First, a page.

I walk through the world with open eyes, often marveling at quiet phenomena other people seem to pass by without noticing. The more I learn to use my eyes the more beauty I can see in this startling physical world we live in. I try to keep a sketchbook with me most of the time and draw whatever catches my attention, comes to my mind or touches my heart. For me truth, beauty and love are the same thing and merging with them again and again is what keeps my fire burning. There are uncountable similarities to music and — maybe surprisingly at first — martial arts. Some people seem to ignore that learning a skill or craft involves the mind just as much as the hand. Reflection and careful self-assessment are as important as the actual process of drawing and painting. Also, knowing one’s goals is helpful. Having a vision. There is currently a workshop going on at our school, Angel Academy of Art with Maestro John Angel whom I’m assisting by cleaning floors and preparing canvases.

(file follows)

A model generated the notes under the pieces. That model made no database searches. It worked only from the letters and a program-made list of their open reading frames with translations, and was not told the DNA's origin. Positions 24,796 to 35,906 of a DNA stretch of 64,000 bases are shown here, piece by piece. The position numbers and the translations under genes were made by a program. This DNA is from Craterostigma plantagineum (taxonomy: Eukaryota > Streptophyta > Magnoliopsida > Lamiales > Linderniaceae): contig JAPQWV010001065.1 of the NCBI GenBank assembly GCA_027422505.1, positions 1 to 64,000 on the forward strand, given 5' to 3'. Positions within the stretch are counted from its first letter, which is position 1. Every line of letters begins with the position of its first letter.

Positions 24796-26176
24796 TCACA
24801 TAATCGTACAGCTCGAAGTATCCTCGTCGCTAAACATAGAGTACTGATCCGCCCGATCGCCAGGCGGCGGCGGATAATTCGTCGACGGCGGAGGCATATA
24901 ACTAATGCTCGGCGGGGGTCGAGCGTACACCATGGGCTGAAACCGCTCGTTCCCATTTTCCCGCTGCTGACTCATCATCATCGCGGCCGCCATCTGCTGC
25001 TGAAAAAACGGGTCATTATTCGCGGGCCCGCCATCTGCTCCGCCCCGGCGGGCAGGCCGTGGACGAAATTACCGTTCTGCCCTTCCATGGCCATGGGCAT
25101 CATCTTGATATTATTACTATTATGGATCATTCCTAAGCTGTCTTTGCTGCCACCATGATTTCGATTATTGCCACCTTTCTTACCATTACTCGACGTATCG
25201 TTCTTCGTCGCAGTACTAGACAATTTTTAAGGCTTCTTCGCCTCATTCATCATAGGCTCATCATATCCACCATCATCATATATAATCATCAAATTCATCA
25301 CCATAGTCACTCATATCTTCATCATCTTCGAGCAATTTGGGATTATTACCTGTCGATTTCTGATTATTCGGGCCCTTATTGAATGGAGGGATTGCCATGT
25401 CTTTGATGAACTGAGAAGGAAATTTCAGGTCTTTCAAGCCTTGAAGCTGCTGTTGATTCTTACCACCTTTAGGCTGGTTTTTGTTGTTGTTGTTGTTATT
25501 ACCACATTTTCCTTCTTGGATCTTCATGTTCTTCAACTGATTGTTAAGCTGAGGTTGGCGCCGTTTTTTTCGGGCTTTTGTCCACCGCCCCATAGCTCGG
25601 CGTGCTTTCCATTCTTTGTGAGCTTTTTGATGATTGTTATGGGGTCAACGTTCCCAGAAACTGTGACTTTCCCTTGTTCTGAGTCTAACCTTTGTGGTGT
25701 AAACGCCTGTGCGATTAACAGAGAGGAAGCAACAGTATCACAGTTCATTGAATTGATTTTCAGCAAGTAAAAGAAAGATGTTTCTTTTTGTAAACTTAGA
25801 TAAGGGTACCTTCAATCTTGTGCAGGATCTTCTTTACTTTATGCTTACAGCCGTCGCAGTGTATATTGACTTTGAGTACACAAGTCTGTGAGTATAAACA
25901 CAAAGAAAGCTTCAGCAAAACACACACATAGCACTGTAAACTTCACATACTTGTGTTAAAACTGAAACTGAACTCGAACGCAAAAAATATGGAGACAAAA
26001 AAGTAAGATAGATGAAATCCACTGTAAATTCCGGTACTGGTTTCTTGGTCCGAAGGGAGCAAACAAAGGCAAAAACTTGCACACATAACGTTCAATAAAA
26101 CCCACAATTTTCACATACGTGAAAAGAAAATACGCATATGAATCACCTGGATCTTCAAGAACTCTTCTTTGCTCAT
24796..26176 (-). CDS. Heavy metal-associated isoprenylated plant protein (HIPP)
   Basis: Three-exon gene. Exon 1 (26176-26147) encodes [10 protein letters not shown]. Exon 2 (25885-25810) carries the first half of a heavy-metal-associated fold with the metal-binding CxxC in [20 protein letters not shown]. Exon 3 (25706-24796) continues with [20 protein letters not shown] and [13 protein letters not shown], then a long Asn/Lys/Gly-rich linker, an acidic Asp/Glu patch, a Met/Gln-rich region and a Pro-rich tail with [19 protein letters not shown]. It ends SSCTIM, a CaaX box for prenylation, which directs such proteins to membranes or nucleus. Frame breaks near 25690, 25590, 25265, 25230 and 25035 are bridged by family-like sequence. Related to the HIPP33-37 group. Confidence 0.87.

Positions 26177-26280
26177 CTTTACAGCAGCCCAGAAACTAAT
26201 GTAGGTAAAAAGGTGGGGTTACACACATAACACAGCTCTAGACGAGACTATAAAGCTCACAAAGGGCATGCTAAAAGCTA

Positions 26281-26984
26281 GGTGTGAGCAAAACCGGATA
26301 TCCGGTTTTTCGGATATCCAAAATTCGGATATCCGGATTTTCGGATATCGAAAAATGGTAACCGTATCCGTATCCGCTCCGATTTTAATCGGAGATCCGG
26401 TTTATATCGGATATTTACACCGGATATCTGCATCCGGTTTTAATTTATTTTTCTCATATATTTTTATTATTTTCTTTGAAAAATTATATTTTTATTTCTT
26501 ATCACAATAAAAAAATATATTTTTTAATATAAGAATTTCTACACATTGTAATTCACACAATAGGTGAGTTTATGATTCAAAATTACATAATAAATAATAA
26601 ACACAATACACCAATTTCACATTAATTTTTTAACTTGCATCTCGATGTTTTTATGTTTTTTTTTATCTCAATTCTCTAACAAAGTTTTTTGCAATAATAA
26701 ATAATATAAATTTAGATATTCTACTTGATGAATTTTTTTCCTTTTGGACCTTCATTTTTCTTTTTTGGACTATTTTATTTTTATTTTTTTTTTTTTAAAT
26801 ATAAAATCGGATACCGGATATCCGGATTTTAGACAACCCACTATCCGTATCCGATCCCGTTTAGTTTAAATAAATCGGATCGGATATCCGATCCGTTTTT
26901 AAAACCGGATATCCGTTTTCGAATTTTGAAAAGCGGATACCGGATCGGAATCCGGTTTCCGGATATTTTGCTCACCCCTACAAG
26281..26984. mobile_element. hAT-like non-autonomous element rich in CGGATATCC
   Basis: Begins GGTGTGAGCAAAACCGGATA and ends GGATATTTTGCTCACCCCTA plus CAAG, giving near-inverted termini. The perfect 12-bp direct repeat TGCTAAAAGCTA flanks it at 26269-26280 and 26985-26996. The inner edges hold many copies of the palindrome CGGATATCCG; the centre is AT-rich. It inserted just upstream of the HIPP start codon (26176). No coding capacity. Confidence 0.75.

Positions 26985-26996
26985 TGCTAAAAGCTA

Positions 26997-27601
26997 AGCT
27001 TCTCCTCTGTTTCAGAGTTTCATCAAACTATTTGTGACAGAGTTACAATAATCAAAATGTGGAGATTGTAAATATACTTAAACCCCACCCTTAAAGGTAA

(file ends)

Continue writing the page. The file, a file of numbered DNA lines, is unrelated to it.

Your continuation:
I am in a rather small, but very nice gallery in Sarasota, FL. They have an exclusive contract and their requirement is that I pay 50% commission to them if I sell anything from my studio that has been shown in the gallery. That requirement used to be for only 2 counties close to us but now they have recently extended that to be anywhere. The only exceptions to this are if your work is shown in a juried or invitational show. Is this a standard practice? What happens if I were to be in two galleries and switched work between them. Certainly I couldn’t pay both commissions as I would not be making anything. Yet I see where artists list numerous galleries — how does this work? This is the only gallery I have been in and am not knowledgeable enough about the system. Really enjoy where I am at, though I question the fact that they have no insurance on the art, stating that they cannot afford it as it is too costly.